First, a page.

'Love at First Stitch' book review

I made the Delphine skirt as my first solo project when I was learning to sew. I had never inserted a zip before, used interfacing or got anything to fit that wasn't elasticated. These skills were all so clearly explained that I learned how to do all these things well. I returned to the tutorials in this pattern a few times as a beginner dressmaker....inserting invisible zips were my most used pages. I also had never inserted a lining, which isn't in the book but is on Tilly's blog. Having the blog to pair up with the book is very helpful for anyone just starting out because there are so many photographs on there that match exactly to what you are learning. It makes everything clearer and gives you lots of ideas.

'Love at First Stitch' book review; Delphine and Mimi
Delphine and Mimi

I've also returned to the tutorials within the Mimi blouse a few times in my learning. This blouse requires you to sew buttons and buttonholes, which again are more key skills that beginners can master with practice and with the very helpful steps in the book. These are patterns that you can also return to any time, as you fancy them or as you get a new idea. There's been a couple of times when I've looked at a shirt pattern and thought to myself 'I'll just make a Mimi' instead, because I know it is achievable.

If you are a beginner deciding between 'Love at First Stitch' and a class, check out my reviews of face to face and online classes to help you decide.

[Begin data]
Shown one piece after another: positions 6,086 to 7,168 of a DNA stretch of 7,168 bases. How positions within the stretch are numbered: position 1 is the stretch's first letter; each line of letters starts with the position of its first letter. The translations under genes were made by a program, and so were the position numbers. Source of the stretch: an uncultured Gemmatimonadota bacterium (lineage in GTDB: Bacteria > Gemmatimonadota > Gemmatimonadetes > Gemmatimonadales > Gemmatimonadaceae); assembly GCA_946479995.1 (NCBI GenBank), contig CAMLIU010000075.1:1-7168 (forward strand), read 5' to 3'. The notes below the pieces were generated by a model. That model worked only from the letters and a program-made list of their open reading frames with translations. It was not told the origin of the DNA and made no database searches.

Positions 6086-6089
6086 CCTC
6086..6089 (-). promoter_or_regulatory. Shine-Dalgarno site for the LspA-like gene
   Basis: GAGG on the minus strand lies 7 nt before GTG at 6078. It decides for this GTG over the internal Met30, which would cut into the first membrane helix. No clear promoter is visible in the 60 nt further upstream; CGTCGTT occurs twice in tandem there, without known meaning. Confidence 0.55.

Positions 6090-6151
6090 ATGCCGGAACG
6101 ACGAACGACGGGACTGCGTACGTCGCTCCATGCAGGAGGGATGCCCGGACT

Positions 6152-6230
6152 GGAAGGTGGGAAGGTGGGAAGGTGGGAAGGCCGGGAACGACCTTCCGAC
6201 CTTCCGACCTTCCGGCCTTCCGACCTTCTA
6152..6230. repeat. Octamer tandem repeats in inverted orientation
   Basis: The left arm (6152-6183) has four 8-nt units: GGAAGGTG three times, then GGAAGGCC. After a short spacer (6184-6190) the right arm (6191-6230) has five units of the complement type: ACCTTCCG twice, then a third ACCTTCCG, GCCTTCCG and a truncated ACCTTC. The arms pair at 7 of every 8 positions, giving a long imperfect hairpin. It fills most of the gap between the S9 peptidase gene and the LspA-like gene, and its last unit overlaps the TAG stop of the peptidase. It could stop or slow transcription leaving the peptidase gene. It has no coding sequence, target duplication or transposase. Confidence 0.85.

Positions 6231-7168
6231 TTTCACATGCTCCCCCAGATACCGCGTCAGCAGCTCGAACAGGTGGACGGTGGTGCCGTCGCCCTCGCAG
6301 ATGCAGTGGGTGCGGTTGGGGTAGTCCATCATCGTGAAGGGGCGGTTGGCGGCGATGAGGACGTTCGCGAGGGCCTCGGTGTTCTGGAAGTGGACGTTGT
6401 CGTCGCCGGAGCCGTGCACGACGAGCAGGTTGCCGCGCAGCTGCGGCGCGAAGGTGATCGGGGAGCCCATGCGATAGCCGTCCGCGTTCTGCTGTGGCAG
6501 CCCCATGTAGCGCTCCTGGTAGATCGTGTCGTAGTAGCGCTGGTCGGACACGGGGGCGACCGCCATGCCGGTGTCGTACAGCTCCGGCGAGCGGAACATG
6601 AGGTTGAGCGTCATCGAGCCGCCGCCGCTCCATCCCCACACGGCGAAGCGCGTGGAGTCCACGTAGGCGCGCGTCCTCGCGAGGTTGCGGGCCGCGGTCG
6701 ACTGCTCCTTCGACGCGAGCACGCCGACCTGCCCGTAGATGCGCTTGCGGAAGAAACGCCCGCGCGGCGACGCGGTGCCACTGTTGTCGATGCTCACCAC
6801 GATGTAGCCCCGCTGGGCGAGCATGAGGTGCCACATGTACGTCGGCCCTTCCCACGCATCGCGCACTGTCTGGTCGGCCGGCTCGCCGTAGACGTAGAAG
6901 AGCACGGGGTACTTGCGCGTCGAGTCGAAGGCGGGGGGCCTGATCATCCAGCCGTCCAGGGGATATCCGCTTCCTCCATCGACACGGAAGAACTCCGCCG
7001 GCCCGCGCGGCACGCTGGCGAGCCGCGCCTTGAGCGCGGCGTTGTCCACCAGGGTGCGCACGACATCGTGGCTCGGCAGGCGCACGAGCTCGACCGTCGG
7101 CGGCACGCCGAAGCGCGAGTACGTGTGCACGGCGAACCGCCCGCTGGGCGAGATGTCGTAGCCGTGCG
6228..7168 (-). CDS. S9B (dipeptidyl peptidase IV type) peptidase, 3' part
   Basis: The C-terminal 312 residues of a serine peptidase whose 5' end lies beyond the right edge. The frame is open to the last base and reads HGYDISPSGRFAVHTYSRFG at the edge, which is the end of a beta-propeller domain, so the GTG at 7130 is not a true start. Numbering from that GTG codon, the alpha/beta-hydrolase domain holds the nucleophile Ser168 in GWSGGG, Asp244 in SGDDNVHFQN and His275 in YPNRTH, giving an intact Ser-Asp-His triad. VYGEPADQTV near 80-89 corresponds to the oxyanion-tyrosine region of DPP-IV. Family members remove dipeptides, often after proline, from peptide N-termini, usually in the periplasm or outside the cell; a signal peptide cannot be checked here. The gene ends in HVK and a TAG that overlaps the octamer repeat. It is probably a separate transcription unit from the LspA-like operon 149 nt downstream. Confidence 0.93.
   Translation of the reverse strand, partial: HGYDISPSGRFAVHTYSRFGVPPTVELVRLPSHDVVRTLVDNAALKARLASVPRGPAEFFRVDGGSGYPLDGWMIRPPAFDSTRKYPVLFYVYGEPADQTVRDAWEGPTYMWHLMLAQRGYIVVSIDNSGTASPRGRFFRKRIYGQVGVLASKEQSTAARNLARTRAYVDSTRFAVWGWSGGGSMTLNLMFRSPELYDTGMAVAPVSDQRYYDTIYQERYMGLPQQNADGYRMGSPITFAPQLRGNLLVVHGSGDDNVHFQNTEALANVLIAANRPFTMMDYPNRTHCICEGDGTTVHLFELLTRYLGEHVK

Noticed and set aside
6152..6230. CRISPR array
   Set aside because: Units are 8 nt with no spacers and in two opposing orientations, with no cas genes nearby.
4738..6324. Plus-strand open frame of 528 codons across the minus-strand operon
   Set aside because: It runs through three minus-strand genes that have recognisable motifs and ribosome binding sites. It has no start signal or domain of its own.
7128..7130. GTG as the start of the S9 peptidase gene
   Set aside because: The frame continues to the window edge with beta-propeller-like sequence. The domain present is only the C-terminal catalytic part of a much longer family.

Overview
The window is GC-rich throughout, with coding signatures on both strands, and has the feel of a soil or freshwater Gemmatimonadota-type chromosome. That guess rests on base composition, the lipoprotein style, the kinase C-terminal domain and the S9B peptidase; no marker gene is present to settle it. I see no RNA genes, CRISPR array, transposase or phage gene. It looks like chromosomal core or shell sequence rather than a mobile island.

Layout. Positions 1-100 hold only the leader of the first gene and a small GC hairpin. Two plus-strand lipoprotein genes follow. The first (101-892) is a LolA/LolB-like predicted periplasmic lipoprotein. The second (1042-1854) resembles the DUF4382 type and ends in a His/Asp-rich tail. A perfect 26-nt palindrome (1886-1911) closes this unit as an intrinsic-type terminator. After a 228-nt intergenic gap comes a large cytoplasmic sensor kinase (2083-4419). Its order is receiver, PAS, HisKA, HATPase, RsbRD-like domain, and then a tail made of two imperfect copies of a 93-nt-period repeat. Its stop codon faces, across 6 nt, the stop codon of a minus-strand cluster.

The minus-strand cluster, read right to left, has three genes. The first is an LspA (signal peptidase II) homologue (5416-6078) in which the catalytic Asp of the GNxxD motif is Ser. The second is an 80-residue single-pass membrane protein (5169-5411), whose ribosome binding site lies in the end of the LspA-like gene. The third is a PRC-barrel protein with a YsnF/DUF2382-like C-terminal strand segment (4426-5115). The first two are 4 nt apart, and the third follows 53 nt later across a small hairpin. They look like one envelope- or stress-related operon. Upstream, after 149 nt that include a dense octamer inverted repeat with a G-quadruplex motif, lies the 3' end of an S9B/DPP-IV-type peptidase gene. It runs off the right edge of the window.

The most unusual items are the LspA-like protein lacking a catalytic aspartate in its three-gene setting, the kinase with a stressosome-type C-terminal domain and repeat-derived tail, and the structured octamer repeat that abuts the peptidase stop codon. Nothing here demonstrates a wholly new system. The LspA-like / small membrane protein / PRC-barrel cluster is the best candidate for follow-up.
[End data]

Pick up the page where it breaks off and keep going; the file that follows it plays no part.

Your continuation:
Learning how to sew; beginners guide. Tilly and the Buttons Online dressmaking course review

What dressmakers with more experience will get out of 'Love at First Stitch'

Like I said earlier - it's a great handbook of essential sewing techniques to return to; I've needed to look back at the French Seams tutorial repeatedly, even without having made the skirt that they feature in. The projects included are not just very easy beginner patterns. Some of them are a lot more complicated and can help you expand your skills set. I found the Clemence skirt to be very interesting as a pattern drafting introduction. I only made the skirt recently so would like to think I've moved beyond beginner, and was still learning.

The patterns themselves are a great set of staples. The RRP of the book is £20, and for that you get 5 good patterns with very detailed instructions. The Megan dress is a classic style that you can adapt for different occasions and I often return to when I'm looking for a wardrobebuilding dress pattern. It's a straightforward sew as well which is quite relaxing!

'Love at First Stitch' book review; Lilou and Megan
Lilou and Megan

The Lilou dress is definitely a more complicated pattern, and provides some challenge as well as including enough interesting features to make it stand out. Tilly does always suggest variations to patterns, and this dress is a good start to get going with pattern hacks. The Lilou is another example of a staple pattern that is part of what you could consider a 5 pattern bundle for £20....or possibly cheaper if you have a look around.

And apart from anything it's a nice looking book to flick through and have on your shelf! I love the styling of Tilly's photos and do return to have a look for some inspiration every now and again.

What did you think of this book? Did it help you as a beginner or as a more experienced dressmaker?


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Welcome to Sewing and Other Stories; my journeys with sewing and knitting; pattern reviews, tips and guides for beginners. I'm also the designer behind West Beach Knits knitting patterns and I host a Knitting and Sewing channel on YouTube where you can see all of this in person. Come have a look!